According to the sources, the NASA leadership early this week met religious leaders and put these matters on the table. The religious leaders are believed to be working closely with or are sponsored by the US.

Raila and other NASA principals are reportedly expected to raise these issues with representatives of US government in Nairobi early next week.

Raila has said his push for a regime change was unstoppable as he accused the Jubilee government of engaging in ethnic cleaning.

He told his supporters to remain calm and wait for bigger things to come, saying he would not relent in his fight to deliver Kenyans from what he termed as an “illegitimate and murderous regime”.

“Our journey to Canaan is unstoppable. We must liberate Kenyans from this rogue government which is killing its innocent people, including children,” said Raila.

“When a state becomes rogue, there are many remedies to deal with it and we are exploring all these remedies.”

Two tribes

The opposition is apparently pushing for a parliamentary system of governance to deal with the problem of the presidency being seen as a preserve for two communities.

On issues of devolution, NASA is putting on the table demands to save counties from being starved of funds and other resources by the national government.

The Opposition wants significant fiscal autonomy for counties where money goes directly to the counties and not through the National Treasury.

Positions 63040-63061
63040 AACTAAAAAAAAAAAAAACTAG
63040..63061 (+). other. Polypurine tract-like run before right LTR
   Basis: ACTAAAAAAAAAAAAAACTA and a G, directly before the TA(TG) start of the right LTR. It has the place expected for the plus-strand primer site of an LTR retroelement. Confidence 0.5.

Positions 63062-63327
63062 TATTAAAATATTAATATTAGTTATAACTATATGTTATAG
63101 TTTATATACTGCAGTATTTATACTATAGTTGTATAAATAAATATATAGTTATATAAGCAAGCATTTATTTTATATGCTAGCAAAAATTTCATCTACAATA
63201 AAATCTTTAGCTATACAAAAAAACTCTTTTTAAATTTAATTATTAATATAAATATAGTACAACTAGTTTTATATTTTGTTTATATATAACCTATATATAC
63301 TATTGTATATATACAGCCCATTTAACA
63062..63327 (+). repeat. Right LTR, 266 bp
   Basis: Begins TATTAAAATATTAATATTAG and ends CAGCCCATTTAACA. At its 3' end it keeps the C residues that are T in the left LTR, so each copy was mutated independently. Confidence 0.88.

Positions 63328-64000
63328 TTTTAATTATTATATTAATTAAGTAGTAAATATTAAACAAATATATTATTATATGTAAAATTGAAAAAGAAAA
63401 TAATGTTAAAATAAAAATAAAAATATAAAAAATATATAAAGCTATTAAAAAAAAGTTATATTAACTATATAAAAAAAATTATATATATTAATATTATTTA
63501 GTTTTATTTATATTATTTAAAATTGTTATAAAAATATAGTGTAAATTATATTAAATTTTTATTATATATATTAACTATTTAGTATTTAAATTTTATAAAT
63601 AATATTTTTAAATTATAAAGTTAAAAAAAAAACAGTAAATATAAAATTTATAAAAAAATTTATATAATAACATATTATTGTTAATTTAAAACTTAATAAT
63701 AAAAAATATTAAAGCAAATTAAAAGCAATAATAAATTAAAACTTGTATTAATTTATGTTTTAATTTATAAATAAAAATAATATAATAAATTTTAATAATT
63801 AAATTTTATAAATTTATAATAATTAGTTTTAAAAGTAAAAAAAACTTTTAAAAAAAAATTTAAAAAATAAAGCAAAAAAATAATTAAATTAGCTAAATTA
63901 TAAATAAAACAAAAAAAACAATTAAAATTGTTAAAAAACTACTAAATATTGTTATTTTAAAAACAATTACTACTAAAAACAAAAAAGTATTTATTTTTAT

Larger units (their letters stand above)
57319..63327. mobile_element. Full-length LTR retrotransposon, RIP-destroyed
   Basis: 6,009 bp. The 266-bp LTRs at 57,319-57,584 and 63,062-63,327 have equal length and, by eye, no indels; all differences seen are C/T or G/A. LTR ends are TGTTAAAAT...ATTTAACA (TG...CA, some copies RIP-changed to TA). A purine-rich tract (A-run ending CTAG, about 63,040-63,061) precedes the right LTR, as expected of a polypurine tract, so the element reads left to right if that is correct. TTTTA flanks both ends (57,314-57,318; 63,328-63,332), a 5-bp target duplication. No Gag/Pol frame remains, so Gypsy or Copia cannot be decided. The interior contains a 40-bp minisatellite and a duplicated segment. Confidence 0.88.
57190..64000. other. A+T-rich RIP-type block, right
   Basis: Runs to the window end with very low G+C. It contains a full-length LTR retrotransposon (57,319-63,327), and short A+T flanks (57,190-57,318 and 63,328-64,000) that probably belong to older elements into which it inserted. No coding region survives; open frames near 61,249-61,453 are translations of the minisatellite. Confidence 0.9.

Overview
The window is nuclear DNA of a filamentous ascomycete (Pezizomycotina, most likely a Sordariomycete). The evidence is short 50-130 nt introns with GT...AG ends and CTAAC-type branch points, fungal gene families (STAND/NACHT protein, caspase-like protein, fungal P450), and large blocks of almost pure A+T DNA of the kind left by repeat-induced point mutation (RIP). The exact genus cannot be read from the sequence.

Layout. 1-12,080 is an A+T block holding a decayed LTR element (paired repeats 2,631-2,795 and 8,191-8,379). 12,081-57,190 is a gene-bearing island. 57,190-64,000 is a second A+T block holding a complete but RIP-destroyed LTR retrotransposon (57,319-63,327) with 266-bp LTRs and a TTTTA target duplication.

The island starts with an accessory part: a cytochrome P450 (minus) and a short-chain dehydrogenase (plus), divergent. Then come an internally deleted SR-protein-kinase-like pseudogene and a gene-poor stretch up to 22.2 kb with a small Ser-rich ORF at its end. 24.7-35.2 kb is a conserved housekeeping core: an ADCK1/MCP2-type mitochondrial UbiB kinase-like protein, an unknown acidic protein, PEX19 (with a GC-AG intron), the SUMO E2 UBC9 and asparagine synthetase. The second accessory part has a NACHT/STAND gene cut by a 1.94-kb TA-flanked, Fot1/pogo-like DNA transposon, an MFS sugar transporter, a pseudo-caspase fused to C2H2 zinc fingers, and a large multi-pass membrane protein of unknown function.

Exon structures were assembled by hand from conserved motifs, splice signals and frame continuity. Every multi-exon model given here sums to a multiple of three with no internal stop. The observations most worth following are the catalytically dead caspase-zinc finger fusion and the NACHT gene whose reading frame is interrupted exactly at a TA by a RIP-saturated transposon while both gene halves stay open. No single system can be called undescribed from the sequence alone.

In essence they are calling for the devolved units to have greater independence and be formulated as federal units like US States unlike now where the counties are treated as departments of the national government.

NASA also wants security shared between the national and county governments and in particular Administration Police to be under governors while national police service remains with the national government.

They want an arrangement where the President does not have unfettered authority to deploy national police to the counties without authority of governors.

At the Ugunja funeral, Raila said the police backed up by Mungiki members had killed more than 100 Kenyans across the country since the August elections and demanded a stop to police brutality.

“You cannot legitimise an illegality through the gun. If a cat becomes wild and starts eating chicks, it has to be skinned. We have many ways in place that we will explore until justice is brought back to the people of Kenya,” he said.

The deceased was a nephew of Ugunja MP Opiyo Wandayi.

Raila accused Jubilee leaders of arming and deploying Mungiki gang members to kill and maim his supporters.

He said it was sad that President Kenyatta had congratulated the police for a job well done at a time the country was mourning victims of police brutality. “To the Jubilee regime, police did an excellent job by killing and maiming innocent Kenyans. To them, it is a big achievement when the police kills children,” said the opposition chief.

He said on the day he returned from the US, police killed a total of 18 people who were among those welcoming him back home.

“It was unfortunate that police brutally killed innocent people who had come to welcome me back home. I never planned my grand welcome,” he said.